The one area of “The Big Sea” I noticed Langston was reticent about is his love life. I was so curious I craved to know more. I believe this is the most frustrating part about the memoir I still didn’t feel like I knew everything about the real Langston Hughes? I find it very hard to believe that a man so attractive, so handsome, so charismatic, so beautiful, so intelligent such as Langston Hughes was unable to find a male lover?
Langston must of had some male or female lovers during his early life? Langston’s love life is basically non existent in “The Big Sea”. The question remains why?I find this part of the memoir most perplexing. I want to peak into Langston’s mind. I want to peel beneath the surface and shatter the canyon of silence. There isn’t even a section about his so called “heterosexual” romances much less about his gay love affairs. There appears to be a dissemblance by Langston around the issue of his homosexuality. Later on in Langston’s life he does write about homoerotic themes such as the poem cafe 3 am.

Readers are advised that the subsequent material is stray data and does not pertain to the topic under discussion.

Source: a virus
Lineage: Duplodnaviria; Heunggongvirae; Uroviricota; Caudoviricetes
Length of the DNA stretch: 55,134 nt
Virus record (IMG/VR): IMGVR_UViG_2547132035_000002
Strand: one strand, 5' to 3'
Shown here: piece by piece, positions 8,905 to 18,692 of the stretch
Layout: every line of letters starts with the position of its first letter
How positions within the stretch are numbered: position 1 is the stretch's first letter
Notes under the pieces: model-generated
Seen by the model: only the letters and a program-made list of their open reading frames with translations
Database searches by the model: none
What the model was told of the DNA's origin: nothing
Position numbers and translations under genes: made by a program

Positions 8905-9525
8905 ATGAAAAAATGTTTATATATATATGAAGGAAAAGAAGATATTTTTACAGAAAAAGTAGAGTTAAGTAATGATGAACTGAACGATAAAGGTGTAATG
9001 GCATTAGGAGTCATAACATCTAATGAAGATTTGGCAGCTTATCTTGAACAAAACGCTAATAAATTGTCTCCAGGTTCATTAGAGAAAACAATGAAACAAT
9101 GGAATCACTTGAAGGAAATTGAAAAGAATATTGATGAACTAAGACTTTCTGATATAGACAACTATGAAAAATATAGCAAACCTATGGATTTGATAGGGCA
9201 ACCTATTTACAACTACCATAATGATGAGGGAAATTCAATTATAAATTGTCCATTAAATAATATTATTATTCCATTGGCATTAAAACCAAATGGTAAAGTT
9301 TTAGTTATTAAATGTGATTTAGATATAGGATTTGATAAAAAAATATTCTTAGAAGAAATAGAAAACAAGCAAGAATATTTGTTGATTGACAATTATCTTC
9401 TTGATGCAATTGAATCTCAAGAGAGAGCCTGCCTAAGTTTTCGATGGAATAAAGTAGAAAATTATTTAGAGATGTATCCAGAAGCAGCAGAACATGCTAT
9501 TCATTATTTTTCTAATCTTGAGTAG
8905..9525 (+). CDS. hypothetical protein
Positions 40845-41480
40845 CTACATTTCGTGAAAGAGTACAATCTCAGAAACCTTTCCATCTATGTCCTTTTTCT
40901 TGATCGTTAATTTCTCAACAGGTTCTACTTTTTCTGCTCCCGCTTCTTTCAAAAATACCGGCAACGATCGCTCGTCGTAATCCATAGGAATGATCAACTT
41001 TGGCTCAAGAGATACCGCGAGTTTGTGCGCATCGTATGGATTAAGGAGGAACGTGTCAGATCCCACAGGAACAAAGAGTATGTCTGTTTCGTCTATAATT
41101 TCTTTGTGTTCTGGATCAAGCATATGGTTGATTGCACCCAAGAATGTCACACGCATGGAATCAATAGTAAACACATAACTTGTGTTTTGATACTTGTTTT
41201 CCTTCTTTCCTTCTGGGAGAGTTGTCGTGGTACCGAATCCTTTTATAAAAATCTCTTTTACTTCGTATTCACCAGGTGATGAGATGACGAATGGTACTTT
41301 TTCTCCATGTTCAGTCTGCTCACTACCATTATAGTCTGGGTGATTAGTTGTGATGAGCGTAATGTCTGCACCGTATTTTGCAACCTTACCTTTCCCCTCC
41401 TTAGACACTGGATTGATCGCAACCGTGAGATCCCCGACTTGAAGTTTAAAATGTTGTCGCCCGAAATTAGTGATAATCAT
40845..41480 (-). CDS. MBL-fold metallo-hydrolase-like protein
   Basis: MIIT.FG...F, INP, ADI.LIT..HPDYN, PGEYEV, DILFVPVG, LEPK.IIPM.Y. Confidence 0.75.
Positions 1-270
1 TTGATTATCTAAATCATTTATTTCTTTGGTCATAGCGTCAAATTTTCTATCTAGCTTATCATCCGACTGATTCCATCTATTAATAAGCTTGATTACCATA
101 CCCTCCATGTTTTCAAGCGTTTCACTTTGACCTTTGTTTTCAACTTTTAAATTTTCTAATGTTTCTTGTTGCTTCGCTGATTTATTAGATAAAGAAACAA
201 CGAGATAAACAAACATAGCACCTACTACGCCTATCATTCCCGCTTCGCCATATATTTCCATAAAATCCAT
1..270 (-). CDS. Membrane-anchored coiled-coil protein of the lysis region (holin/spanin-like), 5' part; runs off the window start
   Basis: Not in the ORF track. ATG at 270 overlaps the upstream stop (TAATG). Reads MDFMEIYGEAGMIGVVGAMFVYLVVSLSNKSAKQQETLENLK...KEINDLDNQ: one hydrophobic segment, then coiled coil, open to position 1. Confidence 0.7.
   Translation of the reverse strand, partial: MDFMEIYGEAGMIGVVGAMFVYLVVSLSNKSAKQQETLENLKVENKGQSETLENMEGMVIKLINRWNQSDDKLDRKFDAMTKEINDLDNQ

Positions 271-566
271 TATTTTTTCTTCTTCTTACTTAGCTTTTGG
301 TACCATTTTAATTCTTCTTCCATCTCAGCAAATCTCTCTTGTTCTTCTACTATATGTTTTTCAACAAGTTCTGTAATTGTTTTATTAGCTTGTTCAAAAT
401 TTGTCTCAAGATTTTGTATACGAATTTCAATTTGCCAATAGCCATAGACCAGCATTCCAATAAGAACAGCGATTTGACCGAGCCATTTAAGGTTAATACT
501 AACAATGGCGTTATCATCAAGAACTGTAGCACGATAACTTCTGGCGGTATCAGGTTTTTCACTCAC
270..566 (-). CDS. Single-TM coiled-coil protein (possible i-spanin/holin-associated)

I understand during this period it was hard for African American gays and lesbians to be “respected” by the heterosexual black community. It was basically impossible to be out of the closet Langston didn’t have a choice he had to conceal his homosexuality. I think the constant need to “hide” his sexuality affected Langston emotionally and psychologically. I cannot imagine the intense fear and pressure he endured wondering if the black race would respect him if they knew he was gay.